I empathize with you, and I hope that you soon feel better about where you are. I'm rooting for you and your horse just as I'm rooting for myself to get back on track horse-wise. Good luck!!
    Last edited by PrinceSheik325; Feb. 25, 2013 at 01:18 PM. Reason: Oops! Hit "submit" too soon!



  7. #7
    Join Date
    Mar. 1, 2003
    Location
    Happily in Canada
    Posts
    4,882

    Default

    Yes.

    You probably need one (or more) of the following:

    1. Space/time - it's not the end of the world if you take a break. Allow yourself to get a broader perspective and maybe explore some other stuff you never do when you're caught up in horses - art, wine-tasting, other sports, social events, family, whatever.

    2. A riding buddy - motivation to just get out there! Sometimes you have to start having fun before you can regain your mojo.

    3. A goal - a spring schooling show works wonders.

    4. Maybe try another aspect of riding - create a musical freestyle, go trail-riding or try cattle-penning!
    Blugal

    You never know what kind of obsessive compulsive crazy person you are until another person imitates your behaviour at a three-day. --Gry2Yng



  8. #8
    Join Date
    Jul. 4, 2011
    Location
    Bahama, NC
    Posts
    520

    Default

    I also can understand where you are coming from!

    2011-2012 were terrible years for me! I got laid off and then my husband decided he wanted a divorce. My entire lifestyle was changed in the blink of an eye. I moved to a place that I could live and work off rent so that I could continue to have my horse who is my once-in-a-lifetime. I did manage to scrape together enough money to show a bit and qualified for AEC's, decided we'd go even though I couldn't really afford it and had the time of my life! Heart horse and I finished in the top 10 of our highly competitive division.

    2 days after we got home, a pasture accident left heart-horse with a broken elbow. We are now 6 months in to his stall rest and he is doing well but no guarantees he'll ever be able to be ridden again but I'm glad he's still here on this earth with me. I have another horse, a retiree from my trainer, but he isn't really sound to ride. I did manage to get him out to foxhunt once in December. That's the only time my foot has hit the stirrup since September, 2012.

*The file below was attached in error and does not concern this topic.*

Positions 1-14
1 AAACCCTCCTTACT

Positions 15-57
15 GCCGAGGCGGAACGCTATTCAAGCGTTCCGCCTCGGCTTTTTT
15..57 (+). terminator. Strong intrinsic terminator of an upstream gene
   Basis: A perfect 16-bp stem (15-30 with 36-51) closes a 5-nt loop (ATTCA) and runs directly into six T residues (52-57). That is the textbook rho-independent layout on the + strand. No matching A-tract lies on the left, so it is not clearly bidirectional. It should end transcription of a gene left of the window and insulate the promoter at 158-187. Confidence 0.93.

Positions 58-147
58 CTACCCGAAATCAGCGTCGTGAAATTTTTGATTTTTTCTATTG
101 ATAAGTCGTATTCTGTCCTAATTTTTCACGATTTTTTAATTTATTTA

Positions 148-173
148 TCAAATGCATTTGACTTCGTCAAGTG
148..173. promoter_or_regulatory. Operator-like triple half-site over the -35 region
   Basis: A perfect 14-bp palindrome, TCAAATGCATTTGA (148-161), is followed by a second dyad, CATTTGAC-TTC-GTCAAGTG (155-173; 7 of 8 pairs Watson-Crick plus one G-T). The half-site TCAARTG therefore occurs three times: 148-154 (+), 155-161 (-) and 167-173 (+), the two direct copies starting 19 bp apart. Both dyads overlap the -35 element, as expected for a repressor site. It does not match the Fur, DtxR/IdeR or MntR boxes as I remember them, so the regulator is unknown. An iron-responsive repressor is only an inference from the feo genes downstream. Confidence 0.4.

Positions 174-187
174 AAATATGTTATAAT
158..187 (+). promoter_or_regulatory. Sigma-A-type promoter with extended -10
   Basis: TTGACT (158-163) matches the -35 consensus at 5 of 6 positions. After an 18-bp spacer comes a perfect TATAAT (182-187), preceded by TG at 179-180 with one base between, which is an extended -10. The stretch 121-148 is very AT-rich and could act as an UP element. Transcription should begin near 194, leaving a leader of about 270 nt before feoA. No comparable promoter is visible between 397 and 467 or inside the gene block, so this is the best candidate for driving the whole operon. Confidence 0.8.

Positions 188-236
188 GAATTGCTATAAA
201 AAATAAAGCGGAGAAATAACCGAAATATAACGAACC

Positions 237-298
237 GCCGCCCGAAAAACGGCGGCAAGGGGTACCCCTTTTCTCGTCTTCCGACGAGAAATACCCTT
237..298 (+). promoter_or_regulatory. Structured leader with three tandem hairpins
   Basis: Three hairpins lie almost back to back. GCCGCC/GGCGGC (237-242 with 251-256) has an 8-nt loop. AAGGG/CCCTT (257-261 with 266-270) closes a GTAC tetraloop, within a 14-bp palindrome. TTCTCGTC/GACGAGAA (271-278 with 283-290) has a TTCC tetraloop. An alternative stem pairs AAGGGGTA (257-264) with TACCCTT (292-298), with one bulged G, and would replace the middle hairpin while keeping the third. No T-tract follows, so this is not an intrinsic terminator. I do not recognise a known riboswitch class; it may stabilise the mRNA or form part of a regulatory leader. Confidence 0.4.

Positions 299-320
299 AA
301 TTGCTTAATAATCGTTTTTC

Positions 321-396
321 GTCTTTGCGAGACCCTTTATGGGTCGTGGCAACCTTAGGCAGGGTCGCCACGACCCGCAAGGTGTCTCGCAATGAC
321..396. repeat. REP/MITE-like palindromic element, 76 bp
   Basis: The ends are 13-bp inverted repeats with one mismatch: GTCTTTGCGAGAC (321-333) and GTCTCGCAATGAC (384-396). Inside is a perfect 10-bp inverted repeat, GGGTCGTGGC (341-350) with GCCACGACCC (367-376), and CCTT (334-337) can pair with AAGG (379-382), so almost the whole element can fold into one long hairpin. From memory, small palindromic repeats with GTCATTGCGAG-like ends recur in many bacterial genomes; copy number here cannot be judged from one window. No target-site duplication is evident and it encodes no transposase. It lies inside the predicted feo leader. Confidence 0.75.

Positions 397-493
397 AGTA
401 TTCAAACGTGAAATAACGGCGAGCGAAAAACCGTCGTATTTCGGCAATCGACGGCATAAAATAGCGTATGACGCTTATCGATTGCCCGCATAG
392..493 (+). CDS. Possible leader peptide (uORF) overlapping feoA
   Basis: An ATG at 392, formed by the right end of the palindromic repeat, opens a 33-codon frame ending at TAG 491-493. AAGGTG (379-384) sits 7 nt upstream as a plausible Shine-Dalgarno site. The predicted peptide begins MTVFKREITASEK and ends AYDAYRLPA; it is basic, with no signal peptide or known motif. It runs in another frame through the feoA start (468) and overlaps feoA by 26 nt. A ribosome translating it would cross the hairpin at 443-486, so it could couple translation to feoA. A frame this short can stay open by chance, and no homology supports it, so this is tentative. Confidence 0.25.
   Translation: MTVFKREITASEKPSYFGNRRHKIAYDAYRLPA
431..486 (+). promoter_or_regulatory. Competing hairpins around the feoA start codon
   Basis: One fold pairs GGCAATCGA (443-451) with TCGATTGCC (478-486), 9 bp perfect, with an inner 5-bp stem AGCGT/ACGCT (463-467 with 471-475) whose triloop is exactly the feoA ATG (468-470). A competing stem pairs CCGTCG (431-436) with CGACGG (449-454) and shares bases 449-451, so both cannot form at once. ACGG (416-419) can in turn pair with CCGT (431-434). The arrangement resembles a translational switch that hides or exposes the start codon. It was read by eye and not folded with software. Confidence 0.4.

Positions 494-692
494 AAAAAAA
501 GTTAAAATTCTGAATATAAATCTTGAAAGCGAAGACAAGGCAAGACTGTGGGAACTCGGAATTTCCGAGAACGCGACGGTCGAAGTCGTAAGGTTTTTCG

I've always had horses, riding has been a big part of my life. I got a new job and moved myself and the horses to a little farmette in October, it's great to have them right outside my door but I'm just not motivated to ride anything that isn't heart-horse.

    So from someone with similar woes, my advice (and what I'm doing, myself) is to take a step back, enjoy the ground time with your horse and when something that comes along excites you again, go for it! Me? I'm looking into teaching heart-horse to drive if he can hold up to some light work in the future and really looking forward to going to ride a new horse this week. Just give it time.



  9. #9
    Join Date
    Mar. 13, 2000
    Posts
    1,819

    Default

    Sent you PM...



  10. #10
    Join Date
    Apr. 28, 2008
    Posts
    7,366

    Default

    Also -- try just going out there and riding whether you really feel like it or not a time or two. Do something fun your horse does well and just go low-key.

    Sometimes I get the winter blahs and talk myself out of riding, but once I'm on there -- and certainly after -- I am so glad I did.


    1 members found this post helpful.

  11. #11
    Join Date
    Jul. 4, 2006
    Location
    New Hampshire
    Posts
    1,418

    Default